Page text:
Sunday, 1 May 2011

Knee deep in Blackbirds.

I mentioned the antics of Dunnocks the other day. They were at it again this morning.

This pair seem to use the far side of the "top pond" for their displaying area, not a very convenient site for me. You can see the pose as she lifts her tail and displays her cloaca. The male lent forward and then dashed at her, pecking at her most delicate spot!

While I was watching this a Holly Blue was touring the garden, and just for a change actually opened it's wing while still.

The Blackbirds are extremely busy gathering food for their first broods of the year. Several are using the lawn (a bit of an exaggeration of the stat of our grass!) to feed on. I'm not sure how many, but it's at least three.

I don't have any problems identifying this one, but the others all look the same to me at this stage of the proceedings. Later in the season, as they get worn out, sometimes the wear and tear on their feathers makes it possible to pick out individuals.

The series of warm springs must surely have made the job of breeding s lot easier for our resident birds. Blackbirds have several broods each year, and I have a theory (doesn't only apply to Blackbirds). First BTO research has shown that, as Sparrowhawk numbers have increased they have had no noticeable affect on the population of small birds. So how is that possible. If Blackbirds were their only prey item, and in fact they are around fourth favourite, I still don't think that it would necessarily reduce their numbers. There are about 4.6 million pairs of Blackbirds in the country (BTO data). As the weather has been good many will have three or even four broods. To maintain the population on 9.2 million have to survive to breed the next year. If Sparrowhawks were the only cause of death, then the surplus Blackbirds far exceeds the food needed to maintain the Sparrowhawk population.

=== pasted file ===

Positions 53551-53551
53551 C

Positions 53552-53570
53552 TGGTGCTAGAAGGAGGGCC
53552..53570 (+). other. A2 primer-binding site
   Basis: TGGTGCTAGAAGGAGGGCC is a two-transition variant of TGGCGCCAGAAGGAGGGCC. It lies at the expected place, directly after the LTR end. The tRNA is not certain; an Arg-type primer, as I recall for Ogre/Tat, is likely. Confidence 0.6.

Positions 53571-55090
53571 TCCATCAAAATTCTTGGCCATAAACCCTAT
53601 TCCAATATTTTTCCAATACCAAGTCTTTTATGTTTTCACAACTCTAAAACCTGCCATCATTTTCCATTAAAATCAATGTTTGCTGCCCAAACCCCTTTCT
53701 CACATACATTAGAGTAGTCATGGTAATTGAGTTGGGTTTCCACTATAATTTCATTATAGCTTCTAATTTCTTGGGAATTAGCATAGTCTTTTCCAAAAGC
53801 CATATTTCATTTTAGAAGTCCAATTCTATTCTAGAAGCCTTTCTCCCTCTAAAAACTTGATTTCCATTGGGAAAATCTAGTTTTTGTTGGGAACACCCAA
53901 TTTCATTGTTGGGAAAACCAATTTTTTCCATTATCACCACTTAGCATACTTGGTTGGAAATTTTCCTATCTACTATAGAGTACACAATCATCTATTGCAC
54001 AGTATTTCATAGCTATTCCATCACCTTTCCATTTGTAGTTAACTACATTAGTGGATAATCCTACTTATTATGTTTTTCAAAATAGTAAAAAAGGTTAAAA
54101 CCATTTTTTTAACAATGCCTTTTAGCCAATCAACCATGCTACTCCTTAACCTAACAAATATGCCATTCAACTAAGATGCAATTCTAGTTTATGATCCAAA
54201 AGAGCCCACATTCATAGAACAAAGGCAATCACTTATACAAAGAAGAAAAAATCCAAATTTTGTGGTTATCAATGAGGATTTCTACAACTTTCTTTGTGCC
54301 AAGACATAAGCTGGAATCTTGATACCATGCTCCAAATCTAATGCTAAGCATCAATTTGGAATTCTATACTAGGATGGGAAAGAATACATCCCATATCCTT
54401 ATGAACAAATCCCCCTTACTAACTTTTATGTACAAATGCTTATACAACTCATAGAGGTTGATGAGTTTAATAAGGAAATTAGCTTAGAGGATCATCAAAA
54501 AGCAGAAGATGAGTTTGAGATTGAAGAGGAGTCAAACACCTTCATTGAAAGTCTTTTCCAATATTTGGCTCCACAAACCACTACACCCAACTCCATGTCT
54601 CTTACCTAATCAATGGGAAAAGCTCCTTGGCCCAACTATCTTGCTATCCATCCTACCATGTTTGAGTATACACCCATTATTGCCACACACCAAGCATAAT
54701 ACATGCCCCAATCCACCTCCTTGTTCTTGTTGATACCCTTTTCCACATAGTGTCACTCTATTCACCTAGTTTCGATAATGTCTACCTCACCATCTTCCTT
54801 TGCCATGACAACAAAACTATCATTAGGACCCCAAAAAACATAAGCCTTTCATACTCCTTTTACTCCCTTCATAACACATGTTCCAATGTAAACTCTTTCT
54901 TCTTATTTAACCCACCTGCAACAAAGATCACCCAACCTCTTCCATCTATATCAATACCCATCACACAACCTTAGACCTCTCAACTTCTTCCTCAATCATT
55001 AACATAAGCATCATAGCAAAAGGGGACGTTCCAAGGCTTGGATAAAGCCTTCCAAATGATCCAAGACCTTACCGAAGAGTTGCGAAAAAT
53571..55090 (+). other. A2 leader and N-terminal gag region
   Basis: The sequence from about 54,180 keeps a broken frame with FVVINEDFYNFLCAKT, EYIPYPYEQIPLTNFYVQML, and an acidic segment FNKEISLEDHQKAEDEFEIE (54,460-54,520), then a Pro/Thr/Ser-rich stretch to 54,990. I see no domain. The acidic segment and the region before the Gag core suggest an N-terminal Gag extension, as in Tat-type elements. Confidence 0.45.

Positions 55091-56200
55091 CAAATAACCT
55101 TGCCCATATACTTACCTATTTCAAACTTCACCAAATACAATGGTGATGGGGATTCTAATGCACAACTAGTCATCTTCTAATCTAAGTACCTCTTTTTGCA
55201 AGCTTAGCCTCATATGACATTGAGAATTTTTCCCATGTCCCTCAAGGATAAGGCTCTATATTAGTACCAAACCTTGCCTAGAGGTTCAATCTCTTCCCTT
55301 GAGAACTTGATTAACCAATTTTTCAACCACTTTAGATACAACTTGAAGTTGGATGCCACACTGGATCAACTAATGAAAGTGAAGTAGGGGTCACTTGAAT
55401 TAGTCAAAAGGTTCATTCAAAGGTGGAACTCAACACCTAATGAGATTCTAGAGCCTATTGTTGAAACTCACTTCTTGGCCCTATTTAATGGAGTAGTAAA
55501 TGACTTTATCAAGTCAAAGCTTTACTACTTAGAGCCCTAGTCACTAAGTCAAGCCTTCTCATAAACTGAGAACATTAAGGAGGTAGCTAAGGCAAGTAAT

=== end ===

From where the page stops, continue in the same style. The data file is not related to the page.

But of course their are lots of other prey items for Sparrowhawks, and by weight the Woodpigeon is one of the main ones, and their population is very high. Blackbirds, like all birds have other pressures on their populations, and the two worst are both man made. Cars and traffic and of course domestic cats. We hear much nonsense about the danger to our song birds caused by Sparrowhawks, when in fact they are natural predators that have evolved with their prey species, unlike the feline killing machines (an alien species to our environment) and cars, that give birds not chance to escape because of their speed.

The Little Female turned up very early tonight, just about 9 pm, so it wasn't even properly dark. I'd set up for her arrival and even had my camera with a telephoto zoom with me, which was a bit unnecessary as she was only 2 meters away!.

It did mean I could get some pictures of her claws, which shows why Badgers are so good at digging.

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